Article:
Barcelona have become everything Florentino Pérez dreamed about

Juventus avoided humiliation but they couldn’t capitalise when Catalans wobbled

 Barcelona players celebrate with the Champions League trophy after their victory over Juventus in Berlin. Photograph: Ettore Ferrari/EPA

Barcelona players celebrate with the Champions League trophy after their victory over Juventus in Berlin. Photograph: Ettore Ferrari/EPA

 

In the last minute of the first half in Berlin, Lionel Messi got the ball on the right and bore down on the Juventus defence. He beat two men on an ambitious dribble into the box but the run took him too far wide and he ended up falling in a heap over the goal line.

As he got up, Messi was laughing. Here he was in the middle of a Champions League final against the hard men of Juventus, and it was obvious that he’d gone on that run for fun, just for the hell of it.

That was the story of the Champions League final, one of the teams working flat out to stay alive, and the other team, for the most part, showing off.

Even the warm-ups had hinted at the difference in attitude. Juventus were out first, solemn and intense. Barcelona jogged out 10 minutes later, jigged around a bit, kicked a few balls to each other, and jogged back in. Juventus’ workout lasted nearly half an hour, Barcelona’s barely 15 minutes.

Juventus looked the more concentrated side and they exploded into the match with furious energy, pressing high, forcing early errors from Marc-André ter Stegen and Javier Mascherano, then falling back into a tight defensive phalanx when Barcelona had the ball. Every Juventus man was at full throttle. They would not give an inch. They would fight to the last drop of blood. They . . . were 1-0 down inside four minutes.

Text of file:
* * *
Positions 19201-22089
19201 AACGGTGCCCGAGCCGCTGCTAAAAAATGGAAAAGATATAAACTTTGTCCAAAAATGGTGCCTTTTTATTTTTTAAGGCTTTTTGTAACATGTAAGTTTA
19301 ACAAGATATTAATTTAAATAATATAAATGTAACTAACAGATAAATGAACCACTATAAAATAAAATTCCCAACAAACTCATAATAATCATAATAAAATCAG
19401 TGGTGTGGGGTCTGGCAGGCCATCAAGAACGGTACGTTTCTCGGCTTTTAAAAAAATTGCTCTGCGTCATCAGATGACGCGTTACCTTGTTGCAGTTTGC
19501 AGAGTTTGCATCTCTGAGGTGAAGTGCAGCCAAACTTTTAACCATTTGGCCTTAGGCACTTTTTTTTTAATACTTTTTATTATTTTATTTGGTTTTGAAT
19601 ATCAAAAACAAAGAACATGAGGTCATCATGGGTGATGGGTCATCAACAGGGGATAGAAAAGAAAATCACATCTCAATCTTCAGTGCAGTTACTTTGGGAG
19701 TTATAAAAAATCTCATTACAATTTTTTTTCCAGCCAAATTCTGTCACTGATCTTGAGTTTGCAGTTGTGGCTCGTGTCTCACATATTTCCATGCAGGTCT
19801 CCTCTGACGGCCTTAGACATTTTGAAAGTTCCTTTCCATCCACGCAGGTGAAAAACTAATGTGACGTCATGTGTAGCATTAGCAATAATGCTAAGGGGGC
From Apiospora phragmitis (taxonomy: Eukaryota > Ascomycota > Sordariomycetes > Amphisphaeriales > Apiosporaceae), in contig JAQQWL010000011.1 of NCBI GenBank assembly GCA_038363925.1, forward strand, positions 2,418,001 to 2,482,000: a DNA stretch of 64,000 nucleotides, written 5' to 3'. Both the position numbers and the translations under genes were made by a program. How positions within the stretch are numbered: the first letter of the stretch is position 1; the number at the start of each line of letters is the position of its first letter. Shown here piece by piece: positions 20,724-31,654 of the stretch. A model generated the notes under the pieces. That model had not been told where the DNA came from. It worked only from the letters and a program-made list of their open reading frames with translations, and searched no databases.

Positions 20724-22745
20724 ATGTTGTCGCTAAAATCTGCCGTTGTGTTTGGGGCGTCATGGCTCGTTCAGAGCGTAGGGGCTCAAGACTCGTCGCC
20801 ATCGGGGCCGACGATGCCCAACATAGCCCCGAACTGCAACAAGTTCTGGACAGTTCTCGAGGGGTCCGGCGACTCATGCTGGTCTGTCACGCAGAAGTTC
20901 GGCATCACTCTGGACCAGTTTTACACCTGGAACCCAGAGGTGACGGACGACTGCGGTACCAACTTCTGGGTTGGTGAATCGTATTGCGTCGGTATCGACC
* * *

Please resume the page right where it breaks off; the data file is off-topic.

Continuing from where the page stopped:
Barcelona ripped apart Italy’s best defence with their first serious move of the match. It was a goal of almost anticlimactic brilliance. The quality of the 15-pass move announced to the crowd of 80,000 that the match they had all got so excited about was not really going to be a contest, after all. The best they could hope for now was an exhibition.

Barcelona knew it too, and for the rest of the half they trod the fine line between dazzling showmanship and complacent self-indulgence. Juventus, outclassed and outgunned, hung on for their lives. Gianluigi Buffon’s brilliant save from Dani Alves kept them in the game. Luis Suárez sent a low shot a foot wide of the far post. Neymar shot wide from 20 yards, then botched a simple opportunity to play Messi in one-on-one.

Second Captains

The half ended with Messi’s laughter, and the second half began in much the same vein, with Suárez wasting a good chance from a five-on-three break, and Messi shooting over after exchanging one-twos with both Neymar and Suárez. The swagger of the latter move sent a clear message: all due respect, Juventus, you cannot live with us. You do not belong on our level.

The match at this point was a no-contest and the thought occurred that maybe it was a pity Alvaro Morata had scored that equaliser in Madrid to take Juventus through to the final. Real Madrid couldn't have coped with Barcelona in this mood either, but it was difficult to imagine Barcelona would have dominated them with quite the same degree of swagger.